A Salvadoran man in the U.S. illegally was ineligible for asylum, based on the reinstatement of a removal order resulting from his previous illegal entry. The reinstated order barred his application even if the supporting circumstances had not yet occurred at the time of his first removal.
Petitioner Francisco Lara-Aguilar, a citizen of El Salvador, was apprehended in 2013 after unlawfully entering the U.S. He didn’t apply for asylum at that time or express a fear of returning to El Salvador, and he was removed.
In early 2014, Lara-Aguilar again unlawfully entered the U.S. and was detained. This time, however, Lara-Aguilar indicated that he feared political persecution were he to return to El Salvador because he worked on behalf of the ARENA political party during El Salvador’s presidential election campaign in January 2014. Supporters of the ruling FMLN party had physically assaulted him twice and threatened him with deadly violence. Police responded dismissively to Lara-Aguilar’s report of the first incident, so he didn’t report the second. Lara-Aguilar told his interviewing asylum officer that he couldn’t live anywhere in El Salvador because “the FMLN is everywhere.”
The asylum officer determined that Lara-Aguilar had a reasonable fear of future persecution in the future, but an immigration judge found he was ineligible for asylum under 8 U.S.C. § 1231(a)(5) and ordered that he be removed to any country other than El Salvador. The Board of Immigration Appeals affirmed the IJ’s decision.
Lara-Aguilar appealed to this court on grounds that an asylum bar based on a reinstated order of removal doesn’t apply where asylum is claimed based on events arising after the prior order of removal was effected.
Lara-Aguilar’s situation is substantially similar to the facts underlying Mejia v. Sessions, 866 F.3d 573, 584 (4th Cir. 2017), where the petitioner was ineligible for asylum due to a reinstated removal order. In that case, this court construed § 1231(a)(5) as a specific – and categorical – exception to 8 U.S.C. § 1158(a)(1)’s general grant of eligibility to apply for asylum. However, unlike Lara-Aguilar, the petitioner in Mejia had grounds to apply for asylum prior to her initial removal.
Contrary to Lara-Aguilar’s contention, this distinction does not alter Mejia’s conclusion that the prohibition imposed by § 1231(a)(5) is categorical. In interpreting the statutory framework, Mejia turned to the general-specific rule of construction only because § 1158(a)(1) contains a general permission that is contradicted by § 1231(a)(5)’s specific prohibition, and application of the general-specific rule was necessary to eliminate the contradiction. By contrast, § 1158(a)(2)(D) and § 1231(a)(5) are not in conflict.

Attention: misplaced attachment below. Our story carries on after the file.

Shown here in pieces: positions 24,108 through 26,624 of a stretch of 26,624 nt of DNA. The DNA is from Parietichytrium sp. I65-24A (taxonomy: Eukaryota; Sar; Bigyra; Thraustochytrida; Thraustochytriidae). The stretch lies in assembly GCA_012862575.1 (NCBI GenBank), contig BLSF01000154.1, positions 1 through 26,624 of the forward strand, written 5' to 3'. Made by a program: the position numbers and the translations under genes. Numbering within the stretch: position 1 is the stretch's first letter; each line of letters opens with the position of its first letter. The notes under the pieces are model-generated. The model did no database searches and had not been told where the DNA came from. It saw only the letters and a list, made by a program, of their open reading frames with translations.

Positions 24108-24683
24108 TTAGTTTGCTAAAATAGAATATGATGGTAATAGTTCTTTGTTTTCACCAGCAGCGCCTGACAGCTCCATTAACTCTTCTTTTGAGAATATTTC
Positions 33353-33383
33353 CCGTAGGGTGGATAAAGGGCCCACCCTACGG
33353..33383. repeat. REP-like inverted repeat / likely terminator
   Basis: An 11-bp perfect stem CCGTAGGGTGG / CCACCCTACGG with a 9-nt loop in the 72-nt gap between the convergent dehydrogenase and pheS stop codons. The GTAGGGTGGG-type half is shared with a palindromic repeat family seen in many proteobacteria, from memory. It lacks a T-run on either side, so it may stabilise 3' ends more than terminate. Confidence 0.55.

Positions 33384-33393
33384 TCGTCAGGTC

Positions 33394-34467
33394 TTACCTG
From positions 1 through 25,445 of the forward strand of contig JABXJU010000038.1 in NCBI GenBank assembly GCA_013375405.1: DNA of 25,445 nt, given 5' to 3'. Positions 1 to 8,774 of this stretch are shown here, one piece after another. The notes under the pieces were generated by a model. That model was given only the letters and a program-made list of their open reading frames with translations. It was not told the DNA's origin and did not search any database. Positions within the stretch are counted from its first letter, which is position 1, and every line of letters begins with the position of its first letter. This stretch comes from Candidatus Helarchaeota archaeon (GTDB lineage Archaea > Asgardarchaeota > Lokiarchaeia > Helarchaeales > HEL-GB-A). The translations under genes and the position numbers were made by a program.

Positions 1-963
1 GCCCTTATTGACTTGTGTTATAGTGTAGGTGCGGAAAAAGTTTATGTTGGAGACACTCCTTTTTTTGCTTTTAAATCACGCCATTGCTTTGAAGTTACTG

Lara-Aguilar also incorrectly reads § 1231(a)(5) as if it were a fourth exception enumerated by § 1158(a)(2) and, as such, subject to § 1158(a)(2)(D)’s changed circumstances provision. By its express terms, that provision applies only to two of the three enumerated exceptions and doesn’t reference § 1231(a)(5); nor does § 1231(a)(5) reference changed circumstances. Accordingly, no irremediable conflict requires invoking the general-specific canon.
While Lara-Aguilar argues that this interpretation makes asylum after changed circumstances a practicale impossibility, not every alien covered by § 1158(a)(2)(D) is necessarily subject to a reinstated order of removal. Furthermore, individuals wishing to avail themselves of § 1158(a)(2)(D)’s changed-circumstances provision may apply for asylum by lawfully approaching a port of entry without illegally crossing the border.
It may be true that, under this framework, an alien can avoid the reinstatement bar by remaining unlawfully rather than returning illegally – a result that Lara-Aguilar characterizes as absurd. But surprising or anomalous effects are not the same as absurd effects. To truly be characterized as absurd, the interpretation of a statute must result in an outcome that is so gross as to shock the general moral or common sense. Here, it is certainly plausible that Congress intended the differing treatment under § 1158(a)(2)(D) and § 1231(a)(5) of aliens who illegally re-enter after having been removed previously and warned not to return, and aliens who remain in the United States unlawfully while subject to an (unexecuted) order of removal. Congress’s interest in curtailing illegal reentry would explain this disparate treatment. Congress meant to strengthen the effect of the reinstatement bar, and this court’s interpretation of the relevant statutory framework is faithful to that intent.
Lara-Aguilar v. Sessions (Lawyers Weekly No. 001-085-18, 20 pp.) (Traxler, J.) No. 16-1836; May 2, 2018; from BIA. Shon Robert Hopwood for Petitioner; Matthew B. George for Respondent. 4th Cir.